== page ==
(back by popular demand, this earlier blog post is worth repeating!)
What’s in a name? Often a lot!
Take my name for instance. “Lida” is of Dutch origin and is the same as the name of a dear family friend of my parents. Recently, I had a conversation with a gentleman who repeatedly struggled to pronounce my name. As he continued to try to get it right, he began to giggle when he couldn’t pronounce my name correctly. He kept giggling, apparently entertaining himself. Then he started getting silly and singing the “Banana Fana Fo Fanna” song as I listened … unamused.
I gently offered a suggestion, “You can remember it as: ‘You can lead a horse to water’…” That didn’t seem to help. I was still called Lydia, Lisa and Linda for the remainder of our conversation.
Names are very personal. Whether your name is easy to pronounce (“Bob”) or more complicated (“Lida”) it is your unique calling card to the world, chosen by your parents. Some names carry history, legacy, special meaning or ethnic significance. Our world is global – in person and online. Today it is more common to encounter names that seem unusual to us.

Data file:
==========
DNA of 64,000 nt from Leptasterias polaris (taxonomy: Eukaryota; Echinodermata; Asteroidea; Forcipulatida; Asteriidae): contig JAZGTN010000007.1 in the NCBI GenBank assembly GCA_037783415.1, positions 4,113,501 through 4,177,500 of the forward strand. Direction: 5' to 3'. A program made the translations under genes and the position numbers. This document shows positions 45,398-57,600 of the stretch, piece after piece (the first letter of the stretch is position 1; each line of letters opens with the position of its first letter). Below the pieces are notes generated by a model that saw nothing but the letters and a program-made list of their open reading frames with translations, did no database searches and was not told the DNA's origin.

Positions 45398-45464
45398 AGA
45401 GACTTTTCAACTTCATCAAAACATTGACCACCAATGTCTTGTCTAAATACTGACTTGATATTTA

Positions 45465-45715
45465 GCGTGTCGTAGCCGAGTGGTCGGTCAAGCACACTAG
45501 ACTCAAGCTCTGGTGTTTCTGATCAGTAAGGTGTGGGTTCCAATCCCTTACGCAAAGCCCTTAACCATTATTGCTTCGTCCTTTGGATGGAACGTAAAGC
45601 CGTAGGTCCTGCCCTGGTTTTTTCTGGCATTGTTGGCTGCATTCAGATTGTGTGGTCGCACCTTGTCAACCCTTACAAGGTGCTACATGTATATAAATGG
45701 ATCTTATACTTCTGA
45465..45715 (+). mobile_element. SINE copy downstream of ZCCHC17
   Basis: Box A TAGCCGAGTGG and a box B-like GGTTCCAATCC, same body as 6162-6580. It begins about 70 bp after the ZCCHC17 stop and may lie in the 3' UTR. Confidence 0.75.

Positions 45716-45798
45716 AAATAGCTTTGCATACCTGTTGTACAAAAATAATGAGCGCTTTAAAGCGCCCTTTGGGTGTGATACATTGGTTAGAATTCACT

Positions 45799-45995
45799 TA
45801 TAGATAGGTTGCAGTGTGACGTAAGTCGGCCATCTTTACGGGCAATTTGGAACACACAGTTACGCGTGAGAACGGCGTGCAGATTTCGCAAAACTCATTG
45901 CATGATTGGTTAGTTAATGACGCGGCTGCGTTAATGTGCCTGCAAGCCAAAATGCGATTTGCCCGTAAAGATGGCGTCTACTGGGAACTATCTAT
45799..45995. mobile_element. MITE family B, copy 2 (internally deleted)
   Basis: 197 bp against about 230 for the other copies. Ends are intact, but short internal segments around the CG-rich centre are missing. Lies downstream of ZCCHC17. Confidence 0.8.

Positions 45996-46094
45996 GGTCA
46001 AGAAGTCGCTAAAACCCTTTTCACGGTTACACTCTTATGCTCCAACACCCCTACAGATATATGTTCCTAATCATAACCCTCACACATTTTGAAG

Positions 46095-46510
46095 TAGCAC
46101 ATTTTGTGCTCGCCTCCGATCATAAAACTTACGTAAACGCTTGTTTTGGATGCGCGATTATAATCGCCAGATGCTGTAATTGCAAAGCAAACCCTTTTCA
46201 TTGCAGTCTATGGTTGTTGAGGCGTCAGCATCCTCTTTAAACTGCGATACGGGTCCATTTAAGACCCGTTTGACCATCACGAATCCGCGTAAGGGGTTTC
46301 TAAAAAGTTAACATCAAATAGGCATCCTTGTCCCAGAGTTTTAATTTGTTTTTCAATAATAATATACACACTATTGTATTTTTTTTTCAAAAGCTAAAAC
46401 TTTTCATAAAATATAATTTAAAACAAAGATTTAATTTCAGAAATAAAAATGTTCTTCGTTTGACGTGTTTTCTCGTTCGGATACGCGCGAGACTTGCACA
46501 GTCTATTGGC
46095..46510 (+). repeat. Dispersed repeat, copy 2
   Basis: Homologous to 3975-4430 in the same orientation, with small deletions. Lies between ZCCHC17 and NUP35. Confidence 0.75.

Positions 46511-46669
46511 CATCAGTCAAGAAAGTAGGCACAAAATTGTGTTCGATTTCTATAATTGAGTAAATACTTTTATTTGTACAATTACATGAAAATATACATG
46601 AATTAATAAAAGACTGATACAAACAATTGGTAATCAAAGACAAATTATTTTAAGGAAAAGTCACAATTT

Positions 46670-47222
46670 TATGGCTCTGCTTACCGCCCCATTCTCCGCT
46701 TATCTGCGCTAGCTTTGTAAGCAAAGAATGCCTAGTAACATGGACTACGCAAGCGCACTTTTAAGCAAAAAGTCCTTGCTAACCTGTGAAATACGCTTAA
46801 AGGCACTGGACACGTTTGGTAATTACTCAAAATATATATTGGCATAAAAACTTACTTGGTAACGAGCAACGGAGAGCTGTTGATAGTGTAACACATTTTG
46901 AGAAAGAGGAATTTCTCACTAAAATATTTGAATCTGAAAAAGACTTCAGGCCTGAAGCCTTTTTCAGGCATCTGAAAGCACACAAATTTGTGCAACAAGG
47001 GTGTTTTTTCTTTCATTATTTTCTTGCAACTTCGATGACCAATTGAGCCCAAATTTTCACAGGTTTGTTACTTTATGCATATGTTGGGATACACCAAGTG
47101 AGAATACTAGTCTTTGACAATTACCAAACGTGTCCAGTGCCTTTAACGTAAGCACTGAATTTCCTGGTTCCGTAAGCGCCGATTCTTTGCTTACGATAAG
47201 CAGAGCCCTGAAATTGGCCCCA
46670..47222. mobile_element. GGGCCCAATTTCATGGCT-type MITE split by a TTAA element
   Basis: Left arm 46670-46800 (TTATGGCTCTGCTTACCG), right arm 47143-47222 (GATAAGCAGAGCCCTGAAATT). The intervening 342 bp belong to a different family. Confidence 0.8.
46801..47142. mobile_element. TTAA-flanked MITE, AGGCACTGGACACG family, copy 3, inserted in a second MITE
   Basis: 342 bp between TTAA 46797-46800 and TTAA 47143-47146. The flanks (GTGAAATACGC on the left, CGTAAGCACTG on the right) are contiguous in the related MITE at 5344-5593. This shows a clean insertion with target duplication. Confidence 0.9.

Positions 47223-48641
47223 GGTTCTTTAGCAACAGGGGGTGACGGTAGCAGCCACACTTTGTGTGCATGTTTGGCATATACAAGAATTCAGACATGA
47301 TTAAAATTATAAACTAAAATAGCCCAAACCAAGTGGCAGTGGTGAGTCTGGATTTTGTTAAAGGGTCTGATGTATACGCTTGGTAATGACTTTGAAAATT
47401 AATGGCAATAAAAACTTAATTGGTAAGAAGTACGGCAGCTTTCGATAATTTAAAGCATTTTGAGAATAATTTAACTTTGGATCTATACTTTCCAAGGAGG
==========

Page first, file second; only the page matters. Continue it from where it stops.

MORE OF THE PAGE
When faced with a unique and hard-to-pronounce name, here are some suggestions:
1. Respect that the person’s name may have religious, cultural or personal significance. It’s all right to ask where their name comes from, but don’t mock the name or the fact that you struggle to pronounce it. Often, someone with a unique name is proud of the history and significance of the name and could share an interesting story!
2. Try for a mental match in your mind to help remember the pronunciation. My example (above) is one option, or try “Preeta” is pretty; “Ramone” was a popular band in the 80’s (Ramones); and “Suni” is sunny.
3. If the name is challenging to pronounce phonetically, ask for help. This isn’t the first time we’ve been asked to repeat our name. Someone with an unusual name is used to having it mispronounced, but appreciates being asked to clarify.
There is a lovely young lady who does pedicures in our local nail salon. Her nametag reads, “Dana” and she is from Mongolia. Recently, I asked her if Dana was her American name, and if so, what is her native name? She proudly told me her name in Mongolia is “Dahfka.” I said to myself, “Oh, like Kafka!” Every time I see her in the salon, I make a point of saying, “Hello, Dahfka!” and she is elated!